SAO PAULO (AP) — As Brazil’s largest leftist party gathers to plan the future, a figure that has dominated its past looms ever larger.
Former President Luiz Inacio Lula da Silva is the unquestioned star of the party conference starting Friday in Sao Paulo, and many still think he could be the party’s standard-bearer once again in 2022 — when he’ll be a 77-year-old cancer survivor who is currently barred from seeking office due to a corruption conviction.
Da Silva, who governed Brazil between 2003 and 2010, is fresh out of jail after 19 months in a cell — albeit only until courts rule on appeals of a conviction that followers are convinced was unfair, and pending possible convictions on other charges.
Most analysts see him more as a potential king-maker and strategist for a party he was instrumental in transforming. The former union leader took a party some politicians long regarded as a radical fringe and brought it to power in 2003, winning adulation from millions for presiding over more than a decade of prosperity and reduced poverty with policies that were far more business-friendly than many foes had feared.
That record was increasingly stained by corruption scandals that finally snared da Silva himself, and the 80% approval ratings he enjoyed on leaving office in 2010 have slipped to about 40% today — even so better than that of President Jair Bolsonaro.
Still, many on the left still see him as the only politician who can today organize the opposition to far-right President Jair Bolsonaro, who last year ended the Workers’ Party string of victory in four consecutive elections.
The left came out weakened from the last election, and Bolsonaro, a former army captain who much like U.S. President Donald Trump has broken free from conventional ways of governing, has further destabilized the opposition, some analysts believe.
Others argue the opposition has remained quieter than expected because the Bolsonaro administration is often proving to be its own worst enemy.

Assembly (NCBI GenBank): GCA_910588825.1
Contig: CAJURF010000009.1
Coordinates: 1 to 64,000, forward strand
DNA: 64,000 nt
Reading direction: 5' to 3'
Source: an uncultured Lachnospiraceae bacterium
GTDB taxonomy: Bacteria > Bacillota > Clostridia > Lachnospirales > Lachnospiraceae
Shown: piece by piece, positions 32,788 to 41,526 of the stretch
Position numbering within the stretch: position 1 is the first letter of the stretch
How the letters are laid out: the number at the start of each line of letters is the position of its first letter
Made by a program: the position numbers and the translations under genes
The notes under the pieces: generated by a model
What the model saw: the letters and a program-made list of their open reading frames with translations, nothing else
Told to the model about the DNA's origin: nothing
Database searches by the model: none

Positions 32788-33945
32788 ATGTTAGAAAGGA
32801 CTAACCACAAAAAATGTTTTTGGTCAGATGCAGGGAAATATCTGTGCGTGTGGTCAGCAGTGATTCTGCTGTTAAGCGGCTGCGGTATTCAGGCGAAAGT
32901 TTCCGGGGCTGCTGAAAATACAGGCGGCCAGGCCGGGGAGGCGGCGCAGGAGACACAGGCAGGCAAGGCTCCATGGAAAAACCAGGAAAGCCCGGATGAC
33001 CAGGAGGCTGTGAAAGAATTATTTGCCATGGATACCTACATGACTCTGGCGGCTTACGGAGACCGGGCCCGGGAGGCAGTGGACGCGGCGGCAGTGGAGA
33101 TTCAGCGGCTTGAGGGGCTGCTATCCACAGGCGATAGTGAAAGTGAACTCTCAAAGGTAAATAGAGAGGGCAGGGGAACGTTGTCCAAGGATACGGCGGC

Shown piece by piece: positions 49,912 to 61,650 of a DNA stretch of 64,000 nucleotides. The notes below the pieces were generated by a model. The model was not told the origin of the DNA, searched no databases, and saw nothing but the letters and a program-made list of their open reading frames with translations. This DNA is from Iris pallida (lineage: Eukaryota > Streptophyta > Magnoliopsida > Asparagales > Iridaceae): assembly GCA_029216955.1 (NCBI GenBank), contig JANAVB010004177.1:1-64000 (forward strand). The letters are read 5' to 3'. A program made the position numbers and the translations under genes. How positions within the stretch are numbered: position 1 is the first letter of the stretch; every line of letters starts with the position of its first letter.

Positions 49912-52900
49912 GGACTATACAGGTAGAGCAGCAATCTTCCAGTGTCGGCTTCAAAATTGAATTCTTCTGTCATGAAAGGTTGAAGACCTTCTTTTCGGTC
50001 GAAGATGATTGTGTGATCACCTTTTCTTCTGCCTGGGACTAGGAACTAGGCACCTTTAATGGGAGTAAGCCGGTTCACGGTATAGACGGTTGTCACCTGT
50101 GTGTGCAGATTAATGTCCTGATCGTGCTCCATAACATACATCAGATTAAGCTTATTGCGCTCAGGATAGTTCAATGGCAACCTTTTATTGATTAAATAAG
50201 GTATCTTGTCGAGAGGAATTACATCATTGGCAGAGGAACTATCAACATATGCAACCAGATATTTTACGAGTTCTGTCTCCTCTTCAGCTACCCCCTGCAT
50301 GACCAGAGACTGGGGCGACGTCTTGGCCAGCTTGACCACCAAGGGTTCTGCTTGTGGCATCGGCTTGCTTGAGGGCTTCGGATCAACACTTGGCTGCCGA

The Workers’ Party remains the biggest party in the lower house, with 54 seats. But even under da Silva, it required alliances with smaller parties to govern — parties that eventually proved unreliable allies.
Da Silva’s Workers’ Party successor, Dilma Rousseff was impeached in 2016 when former coalition members turned against her. And the Workers’ Party candidate in the last election, Fernando Haddad, lost with less than 45 percent of the vote.
Political analyst Fábio Kerche, at the Federal University of Rio de Janeiro state, said da Silva has already sent signals that he would try to reach beyond the party, to the center and center right, possibly building a broader democratic front against Bolsonaro.
He noted that da Silva has shown the ability to attract a broad range of political allies and voters alike, and said, “Once again, this will be his mission.”
During his two mandates, da Silva managed to implement a program heavily focused on fighting extreme poverty, without radicalizing his administration or alienating the business sector, Kerche said.
Following his release from jail earlier this month, da Silva gathered thousands of supporters outside the Sao Paulo union that he once led and that later served as the base for his political career.
He was accompanied by former presidential candidate Fernando Haddad and federal lawmaker Marcelo Freixo of the left-wing Socialism and Liberty Party.
Da Silva is expected to reach out to other political parties such as the Brazilian Socialist Party.
“I see him as an irreplaceable organizer of a leftist front that goes beyond elections, that has an agenda for Brazil’s society,” said Raul Pont, a member of the Workers' Party and former mayor of Porto Alegre, from the party’s convention in Sao Paulo.
"What we need from him the most is to strengthen the party and broaden the support for a progressive agenda,” Pont said.
But many wonder how much control the former leader is willing to let go. Da Silva is hoping the Supreme Court will deliver a ruling that could cancel the cases in which he is accused of corruption and money laundering — and such a ruling would legally open the path to another presidential run.
Both Rousseff and Haddad lacked the charismatic populist spark that helped da Silva electrify audiences.
Brazil, like much of Latin America, has struggled to shake off a certain cult of personality.
“Unfortunately, right or left, personalities have a greater appeal than institutions,” Melo said.
Whether the former leader runs or not, all agree that he will be the brain of the campaign.
“Any candidate on the left will have to reach out to the center, or he won’t win,” Melo said. “And any candidate on the left, will have to pass by (da Silva).”
Diane Jeantet reported from Rio de Janeiro